June 26, 2012 at 4:42 PM ET
The film was silent, but the poster roared. When German artist Heinz Schulz-Neudamm created a poster for the Fritz Lang's 1927 German science-fiction dystopian "Metropolis," he probably didn't imagine it would fetch a record $690,000 nearly a century later.
The poster's selling price in 2005 is still a record. And it's slated to set a new one.
Earlier this year the illustration, with its jagged lettering, stoic skyscrapers and blank-faced femme-robot has been appraised at $250,000 in a bankruptcy filing by owner Kenneth Schacter, a collector.
But in March, it went up for sale with an $850,000 list price, and some appraisers estimate it could be the first poster to sell for $1 million.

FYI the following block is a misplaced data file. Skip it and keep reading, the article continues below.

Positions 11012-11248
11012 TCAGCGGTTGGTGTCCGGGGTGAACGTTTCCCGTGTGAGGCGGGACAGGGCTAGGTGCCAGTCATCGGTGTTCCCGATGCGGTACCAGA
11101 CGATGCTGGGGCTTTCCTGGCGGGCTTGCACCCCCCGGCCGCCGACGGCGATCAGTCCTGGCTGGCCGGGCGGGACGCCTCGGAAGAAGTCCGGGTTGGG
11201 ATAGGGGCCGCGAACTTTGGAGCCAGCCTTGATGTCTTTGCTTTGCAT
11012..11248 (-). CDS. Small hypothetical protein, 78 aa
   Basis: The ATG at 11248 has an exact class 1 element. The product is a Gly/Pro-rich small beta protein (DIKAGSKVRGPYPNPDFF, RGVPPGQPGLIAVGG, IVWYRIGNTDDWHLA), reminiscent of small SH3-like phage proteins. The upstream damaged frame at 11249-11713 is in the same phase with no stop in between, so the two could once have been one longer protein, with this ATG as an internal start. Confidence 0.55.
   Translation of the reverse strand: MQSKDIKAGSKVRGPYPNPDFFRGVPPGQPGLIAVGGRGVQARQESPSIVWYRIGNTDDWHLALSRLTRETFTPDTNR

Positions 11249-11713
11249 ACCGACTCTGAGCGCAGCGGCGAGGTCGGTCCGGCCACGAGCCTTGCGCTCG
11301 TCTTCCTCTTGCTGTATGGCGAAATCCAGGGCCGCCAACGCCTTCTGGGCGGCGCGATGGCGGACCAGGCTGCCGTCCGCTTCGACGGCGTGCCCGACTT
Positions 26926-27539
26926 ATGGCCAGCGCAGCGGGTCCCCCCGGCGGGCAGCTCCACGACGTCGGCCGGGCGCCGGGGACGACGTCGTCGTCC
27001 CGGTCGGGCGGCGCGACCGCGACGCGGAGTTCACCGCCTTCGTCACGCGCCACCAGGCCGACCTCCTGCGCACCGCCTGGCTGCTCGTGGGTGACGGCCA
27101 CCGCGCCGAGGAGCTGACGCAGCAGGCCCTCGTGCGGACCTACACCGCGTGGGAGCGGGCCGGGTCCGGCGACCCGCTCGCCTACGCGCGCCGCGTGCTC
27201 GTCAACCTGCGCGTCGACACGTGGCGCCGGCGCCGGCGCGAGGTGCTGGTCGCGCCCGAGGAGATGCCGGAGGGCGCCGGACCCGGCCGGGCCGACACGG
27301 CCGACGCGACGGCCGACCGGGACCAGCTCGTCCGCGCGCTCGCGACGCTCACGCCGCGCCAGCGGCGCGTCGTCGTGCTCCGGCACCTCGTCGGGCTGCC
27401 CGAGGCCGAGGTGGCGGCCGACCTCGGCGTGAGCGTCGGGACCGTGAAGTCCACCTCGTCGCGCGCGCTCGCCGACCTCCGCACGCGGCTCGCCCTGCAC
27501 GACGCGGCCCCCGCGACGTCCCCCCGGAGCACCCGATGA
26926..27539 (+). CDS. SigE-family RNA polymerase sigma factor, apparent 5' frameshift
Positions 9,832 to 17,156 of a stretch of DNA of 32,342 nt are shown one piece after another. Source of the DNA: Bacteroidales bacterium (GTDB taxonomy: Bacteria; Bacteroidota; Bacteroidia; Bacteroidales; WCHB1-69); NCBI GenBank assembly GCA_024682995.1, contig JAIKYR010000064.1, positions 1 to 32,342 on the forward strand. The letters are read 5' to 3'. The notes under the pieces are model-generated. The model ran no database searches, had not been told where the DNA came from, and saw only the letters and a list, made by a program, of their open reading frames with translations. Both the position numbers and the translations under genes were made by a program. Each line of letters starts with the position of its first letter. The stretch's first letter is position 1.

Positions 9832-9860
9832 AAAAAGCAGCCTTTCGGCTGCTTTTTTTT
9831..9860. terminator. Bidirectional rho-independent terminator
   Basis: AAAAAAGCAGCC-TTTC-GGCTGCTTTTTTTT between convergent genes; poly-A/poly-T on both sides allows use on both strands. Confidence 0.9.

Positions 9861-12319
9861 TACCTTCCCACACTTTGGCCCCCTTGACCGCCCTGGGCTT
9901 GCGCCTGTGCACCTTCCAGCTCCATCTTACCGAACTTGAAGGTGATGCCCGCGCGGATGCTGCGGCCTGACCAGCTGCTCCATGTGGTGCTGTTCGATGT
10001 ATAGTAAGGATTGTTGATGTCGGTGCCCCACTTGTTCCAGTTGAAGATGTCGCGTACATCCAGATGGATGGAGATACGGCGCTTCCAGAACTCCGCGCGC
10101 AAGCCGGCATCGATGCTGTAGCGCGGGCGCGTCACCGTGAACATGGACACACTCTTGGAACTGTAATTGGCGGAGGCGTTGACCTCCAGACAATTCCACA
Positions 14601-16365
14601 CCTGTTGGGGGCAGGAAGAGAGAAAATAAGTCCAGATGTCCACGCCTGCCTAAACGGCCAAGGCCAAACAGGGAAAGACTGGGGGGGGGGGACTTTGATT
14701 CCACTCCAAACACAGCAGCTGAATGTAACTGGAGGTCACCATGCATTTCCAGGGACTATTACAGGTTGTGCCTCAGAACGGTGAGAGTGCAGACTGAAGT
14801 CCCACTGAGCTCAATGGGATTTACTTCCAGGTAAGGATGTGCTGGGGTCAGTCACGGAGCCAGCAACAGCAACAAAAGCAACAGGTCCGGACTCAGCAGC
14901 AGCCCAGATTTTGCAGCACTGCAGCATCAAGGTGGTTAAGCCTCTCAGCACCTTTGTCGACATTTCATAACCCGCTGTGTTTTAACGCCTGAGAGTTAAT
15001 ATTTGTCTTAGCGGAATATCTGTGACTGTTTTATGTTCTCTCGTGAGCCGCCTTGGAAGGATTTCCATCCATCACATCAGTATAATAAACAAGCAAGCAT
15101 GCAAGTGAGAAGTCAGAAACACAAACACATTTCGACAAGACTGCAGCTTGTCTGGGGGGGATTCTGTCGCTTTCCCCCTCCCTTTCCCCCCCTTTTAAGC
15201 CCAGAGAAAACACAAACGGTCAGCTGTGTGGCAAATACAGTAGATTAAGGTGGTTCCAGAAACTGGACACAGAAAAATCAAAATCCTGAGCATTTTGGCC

The painting is centered around an animatronic woman, called the Robot, used by a mad scientist to seduce oppressed workers living in a futuristic city where the wealthy rule from chic, towering buildings. Filmed during the pre-Nazi period of the Weimar Republic, "Metropolis" was written by Lang and his wife Thea von Harbou.
Poster dealer Sean Linkenback told the Guardian that Schulz-Neudamm's poster is "the crown jewel of the poster world."
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